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Whitman's sampler.

For much of photographer Duane Michals's formidable career, he's made visual poems--compelling, sometimes humorous dreamlike narratives told in pictures and handscrawled words. His almost cinematic works--frequently starring flesh-baring well-formed men--enact moments of loss, desire, loneliness, and hope. The 64-year-old openly gay New York artist has been refining his image-and-text hybrids since the early 1970s, making him something of an art world pioneer. Up's exhibited his work in galleries and museums internationally, and he continues to teach photography at New York's School of Visual Arts. Because Michals's crisp black-and-white images are often arranged sequentially and include written material, they perhaps work best in book form.

Michals's latest book the sumptuous Salute, Walt Whitman, his fourth project for the tony publishing house Twin Palms, is his most literary volume to date. It finds Michals singing the praises of Whitman, that great granddaddy of gay art. It sounds like a perfect union of concerns and sensibilities as Michals, like the poet, channels his gay vision into more universal realms of nature and romantic humanism. Michals has long admitted his interest in Whitman, and in the book's frontispiece he even pens a little poem describing his affinity for the 19th-century wordsmith: "I sing the songs Walt Whitman sang,/ They ring around my mind; / I recognize his cosmic slang, / I am Walt Whitman's kind."

The photographer salutes the literary master by composing interpretive, illustrative pictures to accompany a generous selection of Whitman's own writing--and some of the artist's. For this earthy photographic homage, Michals cast a wholesome "local kid" who lives near his upstate New York farm to embody the poet's spirit of brotherly love. Posed amid bucolic New England landscapes, he represents an innocent man in harmony with nature and his country. According to the artist, this perpetually shirtless guy is the kind of person about whom Whitman would have written. Michals even poses the lad with a white-whiskered Whitman impersonator, who leads the young man into the woods, where they station themselves on a log, seemingly engaged in a poetry tutorial.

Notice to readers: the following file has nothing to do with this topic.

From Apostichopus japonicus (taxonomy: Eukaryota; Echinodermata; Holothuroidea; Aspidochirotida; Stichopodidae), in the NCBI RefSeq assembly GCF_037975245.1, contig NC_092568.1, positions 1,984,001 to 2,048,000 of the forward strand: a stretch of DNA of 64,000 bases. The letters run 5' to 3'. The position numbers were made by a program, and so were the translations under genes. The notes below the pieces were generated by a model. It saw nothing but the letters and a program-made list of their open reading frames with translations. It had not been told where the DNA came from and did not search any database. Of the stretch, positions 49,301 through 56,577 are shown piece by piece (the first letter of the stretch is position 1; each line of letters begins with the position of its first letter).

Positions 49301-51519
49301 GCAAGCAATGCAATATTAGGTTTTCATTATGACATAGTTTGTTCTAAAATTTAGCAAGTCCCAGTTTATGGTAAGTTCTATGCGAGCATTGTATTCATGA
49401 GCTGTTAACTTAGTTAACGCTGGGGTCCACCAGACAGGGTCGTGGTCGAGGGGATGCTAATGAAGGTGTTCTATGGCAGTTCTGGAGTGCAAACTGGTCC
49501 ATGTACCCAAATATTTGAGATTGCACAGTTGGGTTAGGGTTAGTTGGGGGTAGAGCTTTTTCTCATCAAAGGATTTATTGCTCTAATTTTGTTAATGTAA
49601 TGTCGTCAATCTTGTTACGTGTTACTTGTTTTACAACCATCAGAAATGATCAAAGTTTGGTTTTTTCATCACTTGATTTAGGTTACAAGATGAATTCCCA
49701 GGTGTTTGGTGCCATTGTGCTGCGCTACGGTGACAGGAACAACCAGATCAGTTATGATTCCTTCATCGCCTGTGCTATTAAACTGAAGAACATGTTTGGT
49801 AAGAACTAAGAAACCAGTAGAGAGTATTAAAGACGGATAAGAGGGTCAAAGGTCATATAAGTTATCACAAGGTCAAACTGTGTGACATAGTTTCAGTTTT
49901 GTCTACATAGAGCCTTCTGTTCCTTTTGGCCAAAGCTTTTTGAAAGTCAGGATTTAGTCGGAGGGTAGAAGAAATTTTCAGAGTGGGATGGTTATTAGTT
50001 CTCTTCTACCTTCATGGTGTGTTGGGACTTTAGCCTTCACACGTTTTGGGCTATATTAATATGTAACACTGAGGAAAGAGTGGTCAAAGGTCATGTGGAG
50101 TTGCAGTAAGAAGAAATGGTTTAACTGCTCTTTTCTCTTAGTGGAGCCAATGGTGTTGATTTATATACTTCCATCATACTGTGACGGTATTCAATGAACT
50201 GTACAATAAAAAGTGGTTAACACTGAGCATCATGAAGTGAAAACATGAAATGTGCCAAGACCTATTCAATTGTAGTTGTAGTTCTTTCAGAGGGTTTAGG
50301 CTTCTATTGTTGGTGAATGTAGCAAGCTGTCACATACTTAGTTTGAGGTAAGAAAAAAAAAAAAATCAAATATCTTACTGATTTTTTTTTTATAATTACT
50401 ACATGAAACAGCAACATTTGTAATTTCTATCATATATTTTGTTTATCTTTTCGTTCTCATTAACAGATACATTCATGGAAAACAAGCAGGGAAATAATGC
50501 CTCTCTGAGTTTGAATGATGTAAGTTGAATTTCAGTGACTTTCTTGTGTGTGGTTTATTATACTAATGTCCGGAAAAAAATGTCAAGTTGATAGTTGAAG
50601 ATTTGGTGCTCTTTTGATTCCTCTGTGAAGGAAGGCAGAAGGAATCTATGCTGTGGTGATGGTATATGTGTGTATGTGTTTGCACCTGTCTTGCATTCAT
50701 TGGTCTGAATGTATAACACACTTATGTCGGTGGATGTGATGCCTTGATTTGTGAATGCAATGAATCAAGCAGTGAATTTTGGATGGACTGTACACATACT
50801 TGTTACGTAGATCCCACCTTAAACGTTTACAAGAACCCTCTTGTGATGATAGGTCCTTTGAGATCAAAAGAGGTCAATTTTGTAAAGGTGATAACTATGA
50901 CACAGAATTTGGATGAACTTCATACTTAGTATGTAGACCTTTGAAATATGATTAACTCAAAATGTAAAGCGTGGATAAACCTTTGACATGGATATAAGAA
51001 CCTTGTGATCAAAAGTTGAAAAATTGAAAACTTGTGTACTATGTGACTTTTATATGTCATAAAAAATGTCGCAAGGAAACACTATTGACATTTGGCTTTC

Such pictures further the artist's interest in depicting "the legitimacy of affection between men." It's an ambition that has its erotic elements, but Michals deals more in subdued sensuality than the kind of formalized sexual forthrightness of Robert Mapplethorpe's gay images. In the book Michals shows us his reclining shirtless model with a sprig of lilacs clutched between his lips. "Young men dream in the garden of the dead, with flowers growing from their heads," Michals writes wistfully above the image in his trademark scrawl. Like many images here, the shot reveals Michals's appreciation of the male physique. In one series his model peels down to his Speedo for a Thomas Eakins-style swimminghole dip. Later in the book he's shown splashing about revealingly, like a male siren luring men to act on their natural instincts.

Although the book does not find the artist at his peak, some of the single-frame images generate affecting visual poetry. There are some wonderful pictures juxtaposing human flesh with nature and Whitman's words. The well-composed cover shot shows the young man's arm holding aloft a vintage photograph of the stately, bearded Whitman, further affirming the notion of the poet as a gay ancestor. Michals also superimposes the title page of the 1855 edition of Leaves of Grass on a shot of the bare-chested lad holding two clumps of grass. The fetching, almost iconic mixture of text and torso helps cast Michals as a highbrow version of Whitmanesque fashion photographer Bruce Weber. It's an appealing combination indeed.
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Title Annotation:presentation of Duane Michal's latest book which is inspired by poet Walt Whitman
Author:Helfand, Glen
Publication:The Advocate (The national gay & lesbian newsmagazine)
Date:Mar 4, 1997
Words:589
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